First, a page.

St Julian's is also home to Paceville, the lively heart of the resort's nightlife. It's filled with plenty of bars and nightclubs and even a casino.


Sliema is a popular resort that lies just across the harbour from Valletta. It has a number of historical attractions as well as a lengthy promenade that runs for 10km all the way to the neighbouring resort of St Julian's.

What makes Sliema an ideal holiday location, along with its affordable hotels and apartments, is its convenient location between Valletta and St Julian's, allowing you to easily combine the cultural heritage of one with the lively nightlife of the other.


If you're looking for a beach holiday then Mellieħa is probably the best place for it in Malta. While the island isn't known for its beaches, Mellieħa and its scenic bay are home to Malta's biggest sandy beach.

While the beach is very popular and often quite busy, especially in summer, the resort itself is actually quite quaint and peaceful. It's a lovely place to explore and offers a glimpse into traditional Maltese village life.

Best beaches in Malta

Mellieħa Bay

As mentioned above, Mellieħa Bay is Malta's largest sandy beach. It offers shallow, calm waters and lots of facilities that make it a great spot for families with kids.

Golden Bay

Golden Bay is known for its golden sands and crystal-clear turquoise waters. With picturesque views of the surrounding cliffs, it's a great spot in the northwest of mainland Malta for swimming, sunbathing and water sports.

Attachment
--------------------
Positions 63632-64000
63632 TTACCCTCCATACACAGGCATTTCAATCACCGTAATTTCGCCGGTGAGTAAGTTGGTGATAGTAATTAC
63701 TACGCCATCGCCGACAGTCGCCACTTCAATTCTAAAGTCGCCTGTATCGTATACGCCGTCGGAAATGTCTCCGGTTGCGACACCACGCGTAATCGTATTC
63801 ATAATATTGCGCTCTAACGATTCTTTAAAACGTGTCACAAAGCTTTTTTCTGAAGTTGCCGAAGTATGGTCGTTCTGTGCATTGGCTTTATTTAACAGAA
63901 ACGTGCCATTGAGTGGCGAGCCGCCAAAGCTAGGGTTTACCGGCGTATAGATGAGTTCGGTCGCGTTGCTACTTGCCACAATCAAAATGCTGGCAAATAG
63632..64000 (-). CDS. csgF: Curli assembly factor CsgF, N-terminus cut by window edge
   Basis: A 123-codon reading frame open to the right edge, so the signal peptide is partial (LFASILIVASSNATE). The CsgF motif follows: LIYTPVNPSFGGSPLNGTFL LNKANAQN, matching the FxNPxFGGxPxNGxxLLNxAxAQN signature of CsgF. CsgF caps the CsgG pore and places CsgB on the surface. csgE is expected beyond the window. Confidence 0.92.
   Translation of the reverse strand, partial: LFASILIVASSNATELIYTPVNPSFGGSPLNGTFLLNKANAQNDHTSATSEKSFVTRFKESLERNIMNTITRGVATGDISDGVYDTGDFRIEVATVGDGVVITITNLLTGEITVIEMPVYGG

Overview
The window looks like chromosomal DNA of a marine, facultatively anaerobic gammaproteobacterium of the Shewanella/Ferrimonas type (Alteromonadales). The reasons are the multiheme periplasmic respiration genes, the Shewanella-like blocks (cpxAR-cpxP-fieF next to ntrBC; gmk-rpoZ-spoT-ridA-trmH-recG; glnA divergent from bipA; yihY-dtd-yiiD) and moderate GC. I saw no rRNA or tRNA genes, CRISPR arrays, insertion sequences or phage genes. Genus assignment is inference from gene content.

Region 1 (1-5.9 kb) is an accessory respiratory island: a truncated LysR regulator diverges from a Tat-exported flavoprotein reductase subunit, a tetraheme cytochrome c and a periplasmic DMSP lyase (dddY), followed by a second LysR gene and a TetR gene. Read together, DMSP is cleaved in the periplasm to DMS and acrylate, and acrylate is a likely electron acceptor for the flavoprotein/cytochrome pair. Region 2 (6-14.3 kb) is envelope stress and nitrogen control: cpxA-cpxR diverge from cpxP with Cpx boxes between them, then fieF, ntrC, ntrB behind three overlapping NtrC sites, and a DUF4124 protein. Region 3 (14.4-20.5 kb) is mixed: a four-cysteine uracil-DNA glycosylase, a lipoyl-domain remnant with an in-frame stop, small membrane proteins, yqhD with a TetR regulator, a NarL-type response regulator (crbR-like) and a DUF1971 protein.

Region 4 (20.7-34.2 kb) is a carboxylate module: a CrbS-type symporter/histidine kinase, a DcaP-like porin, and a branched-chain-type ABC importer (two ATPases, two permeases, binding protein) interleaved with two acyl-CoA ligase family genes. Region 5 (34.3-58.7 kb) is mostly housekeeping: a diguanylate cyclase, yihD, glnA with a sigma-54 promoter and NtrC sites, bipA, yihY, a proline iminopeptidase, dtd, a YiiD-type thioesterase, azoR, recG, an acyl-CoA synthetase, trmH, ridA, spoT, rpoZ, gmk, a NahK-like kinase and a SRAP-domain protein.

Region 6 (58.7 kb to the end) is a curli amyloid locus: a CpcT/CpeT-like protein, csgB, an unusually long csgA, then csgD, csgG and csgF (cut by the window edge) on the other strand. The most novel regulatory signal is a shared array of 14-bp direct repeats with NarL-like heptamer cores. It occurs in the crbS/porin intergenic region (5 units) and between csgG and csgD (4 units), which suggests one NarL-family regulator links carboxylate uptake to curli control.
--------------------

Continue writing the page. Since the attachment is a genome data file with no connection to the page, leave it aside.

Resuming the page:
Riviera Beach

View of Riviera Beach from the cliffs

Just a 15-minute walk away from Golden Bay you'll find Riviera Beach, which is worth the trip alone for the views from high in the cliffs. This is a great place for watersports and sunbathing, or why not enjoy a drink with a view at Singita Miracle Beach bar?

The Blue Lagoon

The Blue Lagoon, Comino Island

A day trip to Comino should absolutely be on your to do list, and when you get there make a beeline to the Blue Lagoon. With crystal-clear, temperate waters and very little waves, it's essentially a giant swimming pool with wonderful rocky hillside views.

Being this beautiful, the lagoon does get quite busy. We'd recommend arriving early to beat the crowds and hiring a sun lounger on the small sandy beach.

Ramla Bay

Ramla Bay beach in Gozo

Ramla Bay is the largest beach in Gozo and, thanks to its characterful red sands, is arguably its prettiest.

It's easy to get to and has lots of free parking spaces. And when you're there, you'll find a restaurant, coffee shop, plenty of ice cream, and picture-perfect views.

What to eat in Malta

Ricotta and pea filled pastizzis, arancini, an Aperol spritz and a coffee being enjoyed at Caffe Cordina on Republic Square in Valletta

Malta has no shortage of unique delicacies to try while you're there, thanks to the many cultures that have occupied the islands across their history.